Heinz Profits Up 11%; Marketing Spending Down


H.J. Heinz Company reported profits up 11% for its fiscal '09 third quarter ending Jan. 28 to $242.3 million, or 76 cents per share. The results exceeded analysts' profit expectations of 64 cents per share.

Companywide sales declined 7.5% to $2.4 billion, largely due to unfavorable currency exchange rates. However, organic or constant-currency sales rose 1.6% on an 8% average price increase. Unit volume was down 6.4%.

Most sales growth came from emerging markets, which showed a gain of 22.4%, or 32.2% on an organic basis. European sales were down 13%, but up 5% on an organic basis.

Sales for North American consumer products were down 6% to $761.6 million, and down 2% on an organic basis.

During an analysts' conference call, EVP/CFO Art Winkleblack noted that Nielsen data showed total center-store unit sales in U.S. grocery stores down 3.6% for the 12 weeks preceding Jan. 24, and down 4.6% for the last four weeks of that period.



Sales declines in Ore-Ida frozen potatoes and Smart Ones and Boston Market frozen entrees were partially offset by growth in Heinz Ketchup and Classico pasta sauce, which is benefiting from consumers' emphasis on affordable meals.

Frozen entrees are historically vulnerable during recessions because parents focus spending on meals for their children, according to the Heinz executives, and price increases hurt units for both the entrees and Ore-Ida. However, Ore-Ida's year-to-date organic sales were up 13%, in part reflecting a successful launch of the brand's Steam n' Mash product line. In entrees, Heinz is expanding selections across meal times to drive sales, including launching Smart Ones breakfast sandwiches.

Sales for the first nine months increased 3% to $7.61 billion, including organic growth of 6% and net pricing increases that contributed 7%. Operating income was down 2.8% to $1.16 billion, although up 3.7% on an organic basis. Net income rose 15%, to $748 million.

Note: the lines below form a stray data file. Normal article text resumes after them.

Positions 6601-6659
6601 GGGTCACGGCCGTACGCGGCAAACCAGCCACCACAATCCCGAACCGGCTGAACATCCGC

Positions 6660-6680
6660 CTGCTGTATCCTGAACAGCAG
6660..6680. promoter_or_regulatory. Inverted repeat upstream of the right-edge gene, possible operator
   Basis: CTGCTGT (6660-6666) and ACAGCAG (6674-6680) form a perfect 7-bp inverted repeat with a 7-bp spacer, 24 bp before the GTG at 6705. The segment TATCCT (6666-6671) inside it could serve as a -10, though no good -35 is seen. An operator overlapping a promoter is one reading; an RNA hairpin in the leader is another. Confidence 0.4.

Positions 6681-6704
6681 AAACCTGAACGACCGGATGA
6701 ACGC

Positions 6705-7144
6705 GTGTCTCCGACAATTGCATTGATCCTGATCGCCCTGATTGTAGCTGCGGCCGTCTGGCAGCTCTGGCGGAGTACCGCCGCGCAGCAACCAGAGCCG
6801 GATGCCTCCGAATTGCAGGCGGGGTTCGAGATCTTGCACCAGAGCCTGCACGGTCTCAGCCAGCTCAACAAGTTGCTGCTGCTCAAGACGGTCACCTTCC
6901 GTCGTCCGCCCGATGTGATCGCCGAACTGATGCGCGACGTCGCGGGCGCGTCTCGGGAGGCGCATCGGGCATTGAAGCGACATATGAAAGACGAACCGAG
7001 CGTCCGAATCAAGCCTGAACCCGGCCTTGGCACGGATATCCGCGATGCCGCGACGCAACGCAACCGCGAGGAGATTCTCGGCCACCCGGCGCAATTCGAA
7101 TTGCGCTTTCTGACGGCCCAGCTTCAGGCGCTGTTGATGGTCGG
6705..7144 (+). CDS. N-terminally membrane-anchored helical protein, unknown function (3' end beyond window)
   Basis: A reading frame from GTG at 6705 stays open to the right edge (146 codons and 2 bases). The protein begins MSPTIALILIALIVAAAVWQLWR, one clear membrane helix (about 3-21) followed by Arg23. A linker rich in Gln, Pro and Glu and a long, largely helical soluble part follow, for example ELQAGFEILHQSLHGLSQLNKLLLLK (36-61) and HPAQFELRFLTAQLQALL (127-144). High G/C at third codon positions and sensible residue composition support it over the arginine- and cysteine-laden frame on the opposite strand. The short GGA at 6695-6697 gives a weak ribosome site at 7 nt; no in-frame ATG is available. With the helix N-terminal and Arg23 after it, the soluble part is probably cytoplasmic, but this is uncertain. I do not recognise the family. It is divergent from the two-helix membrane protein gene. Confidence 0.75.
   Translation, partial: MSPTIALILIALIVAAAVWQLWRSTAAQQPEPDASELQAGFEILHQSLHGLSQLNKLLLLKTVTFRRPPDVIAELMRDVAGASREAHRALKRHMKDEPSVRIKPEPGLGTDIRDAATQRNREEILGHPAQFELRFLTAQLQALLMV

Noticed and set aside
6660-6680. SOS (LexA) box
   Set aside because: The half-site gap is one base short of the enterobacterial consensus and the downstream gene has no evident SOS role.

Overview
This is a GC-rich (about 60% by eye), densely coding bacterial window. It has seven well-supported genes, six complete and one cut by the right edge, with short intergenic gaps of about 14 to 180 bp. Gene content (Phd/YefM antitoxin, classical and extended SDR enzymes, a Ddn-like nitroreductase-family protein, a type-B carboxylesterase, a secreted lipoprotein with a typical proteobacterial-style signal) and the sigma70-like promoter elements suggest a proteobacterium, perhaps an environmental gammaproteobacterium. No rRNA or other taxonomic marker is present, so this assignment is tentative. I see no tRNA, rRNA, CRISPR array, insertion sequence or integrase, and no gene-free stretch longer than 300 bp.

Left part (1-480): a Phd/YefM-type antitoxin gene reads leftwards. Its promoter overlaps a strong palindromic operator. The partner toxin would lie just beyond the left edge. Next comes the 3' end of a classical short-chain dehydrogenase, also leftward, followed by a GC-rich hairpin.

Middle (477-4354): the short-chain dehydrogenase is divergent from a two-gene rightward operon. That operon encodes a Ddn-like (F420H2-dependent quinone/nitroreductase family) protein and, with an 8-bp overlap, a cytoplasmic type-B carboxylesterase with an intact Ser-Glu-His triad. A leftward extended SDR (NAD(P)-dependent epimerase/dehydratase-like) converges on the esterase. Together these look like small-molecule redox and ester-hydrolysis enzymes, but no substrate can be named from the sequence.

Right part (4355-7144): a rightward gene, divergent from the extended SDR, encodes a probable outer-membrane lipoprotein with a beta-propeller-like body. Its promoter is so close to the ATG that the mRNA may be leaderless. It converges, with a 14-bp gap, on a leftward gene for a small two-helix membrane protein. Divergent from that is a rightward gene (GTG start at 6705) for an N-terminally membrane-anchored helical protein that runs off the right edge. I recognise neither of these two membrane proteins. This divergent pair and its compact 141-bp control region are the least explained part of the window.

Heinz's results also reflect an increasing emphasis on operational cost reductions. In his presentation at the recent annual Consumer Analyst Group of New York (CAGNY) conference, Heinz Chairman, President and CEO William R. Johnson noted that "reducing costs to drive margins will become increasingly important going forward as we anticipate an industry-wide slowdown in price-driven top-line growth."

In Q3, Heinz reduced selling, general and administrative costs by nearly 10% to $382 million.

Heinz' marketing expenditures line is also down, declining by 15.2% to $79 million in Q3 and by 2.5% to $270 million in the first nine months. During the Q3 conference call, Winkleblack attributed most of the period's spending decline to the currency scenario, although he also noted that media costs have come down and that Heinz is "hammering away" on those costs. For the full year, spending should be about flat on a stable-currency basis--although couponing may increase somewhat, he added.

The success of Heinz Ketchup's "Grown Not Made" campaign in Europe, along with pricing increases, contributed to 9% organic sales growth for ketchup in Q3 companywide. After recently introducing a new label replacing the iconic pickle with a tomato bearing that new tagline in the U.S., Heinz is scheduled to roll out a major integrated campaign centered on that theme here in April or May.

The ketchup initiatives reflect a broader strategy: Heinz, like other major consumer goods marketers, is focused on its core products and categories, and reserving innovation for "well-tested" and "breakthrough" ideas (like Ore-Ida Steam n' Mash), Johnson confirmed during CAGNY. (Johnson also played down the threat of private labels, noting that "research confirms that consumers still prefer leading brands in most categories.")

Heinz reaffirmed its full-year fiscal '09 guidance of EPS in the range of $2.87 to $2.91 (a gain of between 9% and 11%) and full-year organic sales growth (combined volume and net price) of about 6%.

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